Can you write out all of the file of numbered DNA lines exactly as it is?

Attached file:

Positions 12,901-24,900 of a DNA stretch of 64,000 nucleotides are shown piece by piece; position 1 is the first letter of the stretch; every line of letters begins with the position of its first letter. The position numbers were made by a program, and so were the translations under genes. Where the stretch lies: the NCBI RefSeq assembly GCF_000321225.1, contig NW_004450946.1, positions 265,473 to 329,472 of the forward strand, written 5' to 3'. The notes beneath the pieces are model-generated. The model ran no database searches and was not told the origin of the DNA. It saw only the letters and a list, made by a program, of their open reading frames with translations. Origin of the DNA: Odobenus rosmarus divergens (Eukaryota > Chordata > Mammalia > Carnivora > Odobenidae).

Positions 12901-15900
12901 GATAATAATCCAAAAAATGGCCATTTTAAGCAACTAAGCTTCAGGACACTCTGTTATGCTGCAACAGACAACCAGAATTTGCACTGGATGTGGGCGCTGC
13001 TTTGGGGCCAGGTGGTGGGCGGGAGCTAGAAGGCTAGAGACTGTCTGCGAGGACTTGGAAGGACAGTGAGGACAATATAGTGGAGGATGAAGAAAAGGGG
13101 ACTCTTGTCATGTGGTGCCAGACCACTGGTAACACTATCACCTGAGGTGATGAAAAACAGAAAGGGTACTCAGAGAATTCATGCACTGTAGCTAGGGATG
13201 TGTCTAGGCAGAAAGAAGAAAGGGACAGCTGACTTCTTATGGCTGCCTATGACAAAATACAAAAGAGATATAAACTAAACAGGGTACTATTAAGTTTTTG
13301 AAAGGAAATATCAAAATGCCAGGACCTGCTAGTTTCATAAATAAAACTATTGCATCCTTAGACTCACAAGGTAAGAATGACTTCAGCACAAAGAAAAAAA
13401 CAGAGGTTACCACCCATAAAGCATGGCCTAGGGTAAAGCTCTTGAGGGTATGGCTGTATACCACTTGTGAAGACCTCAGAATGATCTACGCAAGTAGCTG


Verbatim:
Positions 12,901-24,900 of a DNA stretch of 64,000 nucleotides are shown piece by piece; position 1 is the first letter of the stretch; every line of letters begins with the position of its first letter. The position numbers were made by a program, and so were the translations under genes. Where the stretch lies: the NCBI RefSeq assembly GCF_000321225.1, contig NW_004450946.1, positions 265,473 to 329,472 of the forward strand, written 5' to 3'. The notes beneath the pieces are model-generated. The model ran no database searches and was not told the origin of the DNA. It saw only the letters and a list, made by a program, of their open reading frames with translations. Origin of the DNA: Odobenus rosmarus divergens (Eukaryota > Chordata > Mammalia > Carnivora > Odobenidae).

Positions 12901-15900
12901 GATAATAATCCAAAAAATGGCCATTTTAAGCAACTAAGCTTCAGGACACTCTGTTATGCTGCAACAGACAACCAGAATTTGCACTGGATGTGGGCGCTGC
13001 TTTGGGGCCAGGTGGTGGGCGGGAGCTAGAAGGCTAGAGACTGTCTGCGAGGACTTGGAAGGACAGTGAGGACAATATAGTGGAGGATGAAGAAAAGGGG
13101 ACTCTTGTCATGTGGTGCCAGACCACTGGTAACACTATCACCTGAGGTGATGAAAAACAGAAAGGGTACTCAGAGAATTCATGCACTGTAGCTAGGGATG
13201 TGTCTAGGCAGAAAGAAGAAAGGGACAGCTGACTTCTTATGGCTGCCTATGACAAAATACAAAAGAGATATAAACTAAACAGGGTACTATTAAGTTTTTG
13301 AAAGGAAATATCAAAATGCCAGGACCTGCTAGTTTCATAAATAAAACTATTGCATCCTTAGACTCACAAGGTAAGAATGACTTCAGCACAAAGAAAAAAA
13401 CAGAGGTTACCACCCATAAAGCATGGCCTAGGGTAAAGCTCTTGAGGGTATGGCTGTATACCACTTGTGAAGACCTCAGAATGATCTACGCAAGTAGCTG